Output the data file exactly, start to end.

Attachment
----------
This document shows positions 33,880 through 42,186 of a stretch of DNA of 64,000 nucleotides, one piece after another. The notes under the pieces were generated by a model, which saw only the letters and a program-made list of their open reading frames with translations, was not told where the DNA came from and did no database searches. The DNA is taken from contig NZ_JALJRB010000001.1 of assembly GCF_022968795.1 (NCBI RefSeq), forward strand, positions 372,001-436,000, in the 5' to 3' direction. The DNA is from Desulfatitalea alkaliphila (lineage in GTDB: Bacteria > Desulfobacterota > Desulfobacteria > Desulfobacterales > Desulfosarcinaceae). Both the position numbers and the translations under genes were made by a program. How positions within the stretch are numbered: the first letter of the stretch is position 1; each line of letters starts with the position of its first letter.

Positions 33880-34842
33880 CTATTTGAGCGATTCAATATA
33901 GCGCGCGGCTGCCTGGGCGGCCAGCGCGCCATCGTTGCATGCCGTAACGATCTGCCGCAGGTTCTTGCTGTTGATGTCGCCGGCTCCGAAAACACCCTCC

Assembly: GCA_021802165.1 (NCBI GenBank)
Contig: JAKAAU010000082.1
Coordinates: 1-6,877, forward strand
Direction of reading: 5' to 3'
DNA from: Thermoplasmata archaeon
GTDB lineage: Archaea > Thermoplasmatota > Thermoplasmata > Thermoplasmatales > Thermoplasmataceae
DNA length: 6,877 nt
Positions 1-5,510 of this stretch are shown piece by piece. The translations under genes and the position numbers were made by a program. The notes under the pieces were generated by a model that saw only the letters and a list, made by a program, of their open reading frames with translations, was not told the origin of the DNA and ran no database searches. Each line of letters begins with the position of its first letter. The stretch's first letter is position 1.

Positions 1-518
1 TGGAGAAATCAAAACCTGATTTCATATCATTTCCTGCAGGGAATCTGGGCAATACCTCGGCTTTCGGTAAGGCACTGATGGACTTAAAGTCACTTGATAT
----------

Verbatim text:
This document shows positions 33,880 through 42,186 of a stretch of DNA of 64,000 nucleotides, one piece after another. The notes under the pieces were generated by a model, which saw only the letters and a program-made list of their open reading frames with translations, was not told where the DNA came from and did no database searches. The DNA is taken from contig NZ_JALJRB010000001.1 of assembly GCF_022968795.1 (NCBI RefSeq), forward strand, positions 372,001-436,000, in the 5' to 3' direction. The DNA is from Desulfatitalea alkaliphila (lineage in GTDB: Bacteria > Desulfobacterota > Desulfobacteria > Desulfobacterales > Desulfosarcinaceae). Both the position numbers and the translations under genes were made by a program. How positions within the stretch are numbered: the first letter of the stretch is position 1; each line of letters starts with the position of its first letter.

Positions 33880-34842
33880 CTATTTGAGCGATTCAATATA
33901 GCGCGCGGCTGCCTGGGCGGCCAGCGCGCCATCGTTGCATGCCGTAACGATCTGCCGCAGGTTCTTGCTGTTGATGTCGCCGGCTCCGAAAACACCCTCC

Assembly: GCA_021802165.1 (NCBI GenBank)
Contig: JAKAAU010000082.1
Coordinates: 1-6,877, forward strand
Direction of reading: 5' to 3'
DNA from: Thermoplasmata archaeon
GTDB lineage: Archaea > Thermoplasmatota > Thermoplasmata > Thermoplasmatales > Thermoplasmataceae
DNA length: 6,877 nt
Positions 1-5,510 of this stretch are shown piece by piece. The translations under genes and the position numbers were made by a program. The notes under the pieces were generated by a model that saw only the letters and a list, made by a program, of their open reading frames with translations, was not told the origin of the DNA and ran no database searches. Each line of letters begins with the position of its first letter. The stretch's first letter is position 1.

Positions 1-518
1 TGGAGAAATCAAAACCTGATTTCATATCATTTCCTGCAGGGAATCTGGGCAATACCTCGGCTTTCGGTAAGGCACTGATGGACTTAAAGTCACTTGATAT